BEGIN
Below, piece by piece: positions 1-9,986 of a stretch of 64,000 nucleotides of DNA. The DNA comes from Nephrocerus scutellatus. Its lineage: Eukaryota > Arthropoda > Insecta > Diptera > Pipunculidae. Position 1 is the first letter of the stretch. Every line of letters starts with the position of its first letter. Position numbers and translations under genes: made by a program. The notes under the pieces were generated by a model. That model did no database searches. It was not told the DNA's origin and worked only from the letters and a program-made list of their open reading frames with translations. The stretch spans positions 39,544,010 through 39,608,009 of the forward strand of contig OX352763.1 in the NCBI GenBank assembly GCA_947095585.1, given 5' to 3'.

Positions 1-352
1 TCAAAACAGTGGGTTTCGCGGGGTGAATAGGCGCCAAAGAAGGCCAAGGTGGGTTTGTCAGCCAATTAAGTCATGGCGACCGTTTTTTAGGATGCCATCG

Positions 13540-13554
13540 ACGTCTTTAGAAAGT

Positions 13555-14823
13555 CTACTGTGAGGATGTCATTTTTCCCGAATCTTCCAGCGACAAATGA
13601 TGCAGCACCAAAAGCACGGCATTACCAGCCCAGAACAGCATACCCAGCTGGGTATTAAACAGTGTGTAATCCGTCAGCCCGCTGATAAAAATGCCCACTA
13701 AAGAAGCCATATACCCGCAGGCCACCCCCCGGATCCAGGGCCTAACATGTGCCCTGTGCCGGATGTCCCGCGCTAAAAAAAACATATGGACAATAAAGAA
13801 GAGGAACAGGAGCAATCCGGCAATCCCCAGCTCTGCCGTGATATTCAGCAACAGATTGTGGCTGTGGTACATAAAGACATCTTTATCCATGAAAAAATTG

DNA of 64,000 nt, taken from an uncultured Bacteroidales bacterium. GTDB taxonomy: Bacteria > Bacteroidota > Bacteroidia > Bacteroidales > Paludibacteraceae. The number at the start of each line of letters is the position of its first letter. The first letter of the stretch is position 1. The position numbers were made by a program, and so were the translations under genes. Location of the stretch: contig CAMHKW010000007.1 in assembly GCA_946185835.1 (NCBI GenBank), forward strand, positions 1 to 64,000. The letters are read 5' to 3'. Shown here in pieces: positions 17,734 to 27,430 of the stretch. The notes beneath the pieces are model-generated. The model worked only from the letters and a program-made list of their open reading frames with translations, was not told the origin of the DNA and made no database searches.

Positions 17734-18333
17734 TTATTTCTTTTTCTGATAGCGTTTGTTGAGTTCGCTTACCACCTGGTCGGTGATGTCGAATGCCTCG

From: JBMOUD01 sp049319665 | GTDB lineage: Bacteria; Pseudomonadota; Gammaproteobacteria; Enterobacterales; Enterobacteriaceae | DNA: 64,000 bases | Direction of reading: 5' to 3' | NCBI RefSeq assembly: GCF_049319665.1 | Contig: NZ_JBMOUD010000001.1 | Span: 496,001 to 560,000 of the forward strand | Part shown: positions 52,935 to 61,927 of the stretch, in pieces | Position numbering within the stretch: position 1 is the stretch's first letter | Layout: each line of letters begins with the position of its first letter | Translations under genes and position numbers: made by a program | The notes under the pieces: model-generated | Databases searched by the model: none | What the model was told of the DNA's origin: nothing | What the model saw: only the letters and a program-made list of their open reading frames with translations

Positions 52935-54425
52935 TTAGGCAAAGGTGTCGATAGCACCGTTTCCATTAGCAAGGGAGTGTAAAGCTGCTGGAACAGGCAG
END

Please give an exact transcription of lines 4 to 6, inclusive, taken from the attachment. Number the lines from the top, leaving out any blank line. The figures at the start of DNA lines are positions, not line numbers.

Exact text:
Positions 13540-13554
13540 ACGTCTTTAGAAAGT

Positions 13555-14823